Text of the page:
(Yes this is my yearly Doom Saying Post)
Deleted my G+ when they shut down notifications, but that had been dying for a while for me.
Tried the OSR Discord, kind of a 'Greetings Fellow Kids' situation.
Facebook is pfft.
Twitter - NO.
Instagram is for minis.
Am in a handful of less-visited Discords where not much happens (exactly how I like it).
So there is silence. Which I both like, and is slightly discomforting. I genuinely have no fucking idea what is going on with the 'scene' or if there is even still a 'scene', sometimes this is a relief and sometimes it perturbs me somewhat.
I feel old and essentially out of place in a way I haven't before. Seems like the Zaklash combined with the death of G+ really does mark a new age of sorts. Like most historical moments, this is a culmination of slowly-growing historical trends reaching a kind of tipping point, not that different from the moment before but crossing some kind of line where you can reasonably say 'yes, this is a new thing now'.
The age of Wizards in towers is over, or at least, in permanent decline. (Wizards in towers kind of half-like being in decline though, so it might remain that way for a looong time).
But the twin gods of loneliness and capital have formed a Kaiju for the new age and its has risen from the deeps and is roaming loose.
What is a Community?
The community is integrated, and has rules, the rules are for everyone's benefit. It is emphatically not just a group of random people who happen to share an interest in something, its this other thing, you can buy a T-Shirt for it.
I've been looking at pictures of the crowds for stuff like Critical Role and its derivatives and yes, that looks like a 'community' (and holy fuck there are a lot of people). DCC definitely has a community. LotFP almost doesn't. Possibly more people may or may not play LotFP, but, even though they have T-Shirts, they are not a community, they are just a group of individuals, you can't see them together in a crowd in facebook photos, if you asked them to chant something it would take a while for them to work out what and it might get bleeped out. The Gauntlet is definitely a community. RPG.NET is a community, even though they don't have a T-Shirt.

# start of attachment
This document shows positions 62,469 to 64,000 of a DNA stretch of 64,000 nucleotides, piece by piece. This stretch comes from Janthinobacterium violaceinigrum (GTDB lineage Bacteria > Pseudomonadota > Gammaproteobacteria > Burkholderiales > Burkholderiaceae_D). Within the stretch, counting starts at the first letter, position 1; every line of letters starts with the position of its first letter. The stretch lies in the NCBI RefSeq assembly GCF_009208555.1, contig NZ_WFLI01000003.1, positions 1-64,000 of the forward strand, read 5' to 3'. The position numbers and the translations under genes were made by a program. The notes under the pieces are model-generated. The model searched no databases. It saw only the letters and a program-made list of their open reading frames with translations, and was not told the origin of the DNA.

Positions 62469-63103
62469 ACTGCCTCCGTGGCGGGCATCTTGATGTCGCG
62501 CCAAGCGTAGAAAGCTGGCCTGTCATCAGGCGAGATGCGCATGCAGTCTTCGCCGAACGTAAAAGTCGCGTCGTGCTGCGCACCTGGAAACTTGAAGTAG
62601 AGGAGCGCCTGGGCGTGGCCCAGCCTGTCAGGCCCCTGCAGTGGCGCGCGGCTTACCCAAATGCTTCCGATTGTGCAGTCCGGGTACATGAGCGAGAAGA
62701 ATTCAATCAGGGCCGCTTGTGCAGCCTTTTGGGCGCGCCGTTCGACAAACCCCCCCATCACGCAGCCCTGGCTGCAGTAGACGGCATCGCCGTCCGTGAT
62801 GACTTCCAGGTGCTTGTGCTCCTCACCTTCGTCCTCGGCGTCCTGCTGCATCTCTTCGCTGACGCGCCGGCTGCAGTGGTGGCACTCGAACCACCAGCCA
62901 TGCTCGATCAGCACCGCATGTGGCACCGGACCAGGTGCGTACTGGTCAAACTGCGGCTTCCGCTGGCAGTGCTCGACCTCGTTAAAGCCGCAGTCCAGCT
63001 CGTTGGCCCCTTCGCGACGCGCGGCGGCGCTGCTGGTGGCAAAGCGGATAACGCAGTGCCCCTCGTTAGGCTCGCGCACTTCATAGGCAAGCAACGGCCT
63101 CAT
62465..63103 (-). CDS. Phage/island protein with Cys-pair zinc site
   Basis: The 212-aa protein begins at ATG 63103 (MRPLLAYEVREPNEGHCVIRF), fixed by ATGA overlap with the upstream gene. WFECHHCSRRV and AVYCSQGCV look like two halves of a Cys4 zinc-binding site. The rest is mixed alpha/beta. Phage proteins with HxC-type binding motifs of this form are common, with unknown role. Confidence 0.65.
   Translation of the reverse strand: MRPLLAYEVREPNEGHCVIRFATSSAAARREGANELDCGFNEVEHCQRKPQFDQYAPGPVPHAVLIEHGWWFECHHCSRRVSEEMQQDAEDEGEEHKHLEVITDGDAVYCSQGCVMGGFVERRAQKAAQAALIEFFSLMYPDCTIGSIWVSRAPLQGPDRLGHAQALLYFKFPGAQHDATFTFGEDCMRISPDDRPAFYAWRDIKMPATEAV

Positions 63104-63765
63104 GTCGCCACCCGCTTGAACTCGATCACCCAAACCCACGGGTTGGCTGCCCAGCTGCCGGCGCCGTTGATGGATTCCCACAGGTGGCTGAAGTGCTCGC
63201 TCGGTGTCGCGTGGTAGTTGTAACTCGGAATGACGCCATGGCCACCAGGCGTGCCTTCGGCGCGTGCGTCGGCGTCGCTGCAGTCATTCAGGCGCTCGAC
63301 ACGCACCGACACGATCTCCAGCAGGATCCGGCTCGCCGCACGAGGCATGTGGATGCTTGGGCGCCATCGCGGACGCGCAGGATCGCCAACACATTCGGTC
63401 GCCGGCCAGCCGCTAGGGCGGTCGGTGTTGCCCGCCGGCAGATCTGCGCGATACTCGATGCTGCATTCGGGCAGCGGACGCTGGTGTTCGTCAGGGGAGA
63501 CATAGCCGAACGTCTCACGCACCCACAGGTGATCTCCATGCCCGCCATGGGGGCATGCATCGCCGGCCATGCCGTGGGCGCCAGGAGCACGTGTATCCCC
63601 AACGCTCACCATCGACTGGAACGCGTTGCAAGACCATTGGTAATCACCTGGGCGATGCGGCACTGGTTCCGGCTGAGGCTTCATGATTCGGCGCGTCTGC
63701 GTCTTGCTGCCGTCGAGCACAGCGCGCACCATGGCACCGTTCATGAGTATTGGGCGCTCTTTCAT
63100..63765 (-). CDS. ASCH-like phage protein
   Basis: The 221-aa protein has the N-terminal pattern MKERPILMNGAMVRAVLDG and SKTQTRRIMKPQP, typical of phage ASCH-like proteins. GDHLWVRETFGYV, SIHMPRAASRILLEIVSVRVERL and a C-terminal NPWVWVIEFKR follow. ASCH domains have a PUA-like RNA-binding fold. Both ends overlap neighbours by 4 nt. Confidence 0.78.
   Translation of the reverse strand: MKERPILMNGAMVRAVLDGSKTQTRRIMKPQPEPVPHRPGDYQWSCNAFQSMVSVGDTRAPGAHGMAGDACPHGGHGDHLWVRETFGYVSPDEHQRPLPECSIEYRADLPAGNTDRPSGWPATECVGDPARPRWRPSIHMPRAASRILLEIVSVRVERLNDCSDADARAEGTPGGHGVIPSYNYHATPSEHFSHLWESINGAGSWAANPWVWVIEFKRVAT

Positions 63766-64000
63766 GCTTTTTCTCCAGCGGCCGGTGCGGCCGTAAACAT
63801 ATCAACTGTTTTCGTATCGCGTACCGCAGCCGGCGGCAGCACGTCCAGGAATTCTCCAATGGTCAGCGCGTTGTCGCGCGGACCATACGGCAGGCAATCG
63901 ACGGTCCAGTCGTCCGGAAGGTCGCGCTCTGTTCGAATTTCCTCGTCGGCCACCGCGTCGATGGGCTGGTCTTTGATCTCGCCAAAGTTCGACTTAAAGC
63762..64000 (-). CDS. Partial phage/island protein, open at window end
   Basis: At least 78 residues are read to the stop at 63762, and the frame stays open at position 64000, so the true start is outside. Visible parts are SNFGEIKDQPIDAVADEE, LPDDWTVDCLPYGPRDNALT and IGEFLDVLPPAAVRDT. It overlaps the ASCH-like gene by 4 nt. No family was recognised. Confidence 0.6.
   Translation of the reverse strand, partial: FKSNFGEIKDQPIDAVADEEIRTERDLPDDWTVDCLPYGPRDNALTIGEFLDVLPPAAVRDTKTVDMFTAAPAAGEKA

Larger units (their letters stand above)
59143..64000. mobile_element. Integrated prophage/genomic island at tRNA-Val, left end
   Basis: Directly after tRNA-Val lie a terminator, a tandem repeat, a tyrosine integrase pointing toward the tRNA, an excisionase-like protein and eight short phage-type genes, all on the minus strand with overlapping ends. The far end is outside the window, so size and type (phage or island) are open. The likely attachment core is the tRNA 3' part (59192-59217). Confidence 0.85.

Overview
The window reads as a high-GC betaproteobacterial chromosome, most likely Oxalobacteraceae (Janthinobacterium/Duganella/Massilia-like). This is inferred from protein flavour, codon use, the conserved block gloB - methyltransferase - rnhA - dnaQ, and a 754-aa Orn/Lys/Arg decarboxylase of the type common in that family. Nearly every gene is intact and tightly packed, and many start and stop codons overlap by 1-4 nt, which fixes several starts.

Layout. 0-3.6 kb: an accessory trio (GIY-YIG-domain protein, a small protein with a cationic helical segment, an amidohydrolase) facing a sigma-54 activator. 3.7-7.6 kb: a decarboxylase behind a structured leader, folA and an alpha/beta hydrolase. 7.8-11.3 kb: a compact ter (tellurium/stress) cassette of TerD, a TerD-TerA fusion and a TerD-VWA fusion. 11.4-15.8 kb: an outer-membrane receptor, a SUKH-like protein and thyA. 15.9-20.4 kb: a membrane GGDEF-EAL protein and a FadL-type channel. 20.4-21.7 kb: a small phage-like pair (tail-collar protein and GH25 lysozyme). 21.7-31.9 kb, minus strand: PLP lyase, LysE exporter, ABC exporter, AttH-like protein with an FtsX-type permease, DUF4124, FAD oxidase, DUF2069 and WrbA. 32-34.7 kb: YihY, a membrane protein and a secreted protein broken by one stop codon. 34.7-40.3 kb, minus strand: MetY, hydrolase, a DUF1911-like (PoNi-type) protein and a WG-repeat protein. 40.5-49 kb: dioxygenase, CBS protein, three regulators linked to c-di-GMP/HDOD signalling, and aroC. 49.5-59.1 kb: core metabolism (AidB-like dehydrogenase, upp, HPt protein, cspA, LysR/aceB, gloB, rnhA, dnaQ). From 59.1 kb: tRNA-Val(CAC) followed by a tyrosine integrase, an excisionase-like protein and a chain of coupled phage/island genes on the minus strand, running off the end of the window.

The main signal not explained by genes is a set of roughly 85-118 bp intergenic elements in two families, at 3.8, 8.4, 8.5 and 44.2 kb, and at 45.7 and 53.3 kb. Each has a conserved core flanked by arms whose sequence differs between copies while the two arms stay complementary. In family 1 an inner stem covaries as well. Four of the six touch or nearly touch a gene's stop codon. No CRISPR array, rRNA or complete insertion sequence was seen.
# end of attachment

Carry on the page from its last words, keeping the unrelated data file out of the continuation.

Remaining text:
Deep in my heart I am an alienated man who sees a community as a group that I will fail to fit into and that will silently judge me and freeze me out when I can't match its gestures and noises. Then slowly and invisibly turn on my and destroy me. That is why for me, freedom from community is more important than right *to* community.
And I am probably the worst community actor in whas is/was the OSR, silent, irregular, unsupportive, carping, diffident and not willing to make friends.
And I have a dark mind so I'm curious about the paradoxes.
A thing about communities is that they repeat again and again and again that they are open to everyone, its really important that they be open to everyone, and that everyone feel safe. But in effect, the views, gestures, behaviours and usually politics for getting in and staying in are, while often intuitive and unstated, really fucking precise.
So these things which are 'for everyone' are actually prefect filters catching a really specific band of people.
Which - nothing necessarily corrupt about that. Every group on earth is for a particular range of people, that's why its a group, and not just 'humanity', but the unrecognised conflict in narrow groups of cognitively, socially and political similar people strongly maintaining Universal values is interesting.
And I'm interested in the interaction between groups and capital. Sometimes it seems like human groups are like these schools of little fish that like to hang out, and that capital is a big shark hunting them, and if too many of them hang out in too big a school, they are going to get Capitalised. So they scurry away and disperse.
But it also seems like Capital often aids people in making connections, like it wants and doesn't want people to be friends, it has this schizophrenic relationship with society where integrated groups can make money, provide markets, do marketing, even create product, but it also makes people less lonely and capital really needs people to be a little more lonely so they buy more. So there is this continuous push-pull situation with that.
And the extent to which we have adopted the values of Capital as our values without realising - "support marginalised creator buy buying their stuff". What if you wanted to support them without buying their stuff? It almost doesn't make sense as a statement. Without deeper connections the money relationship becomes the dominant, maybe only relationship.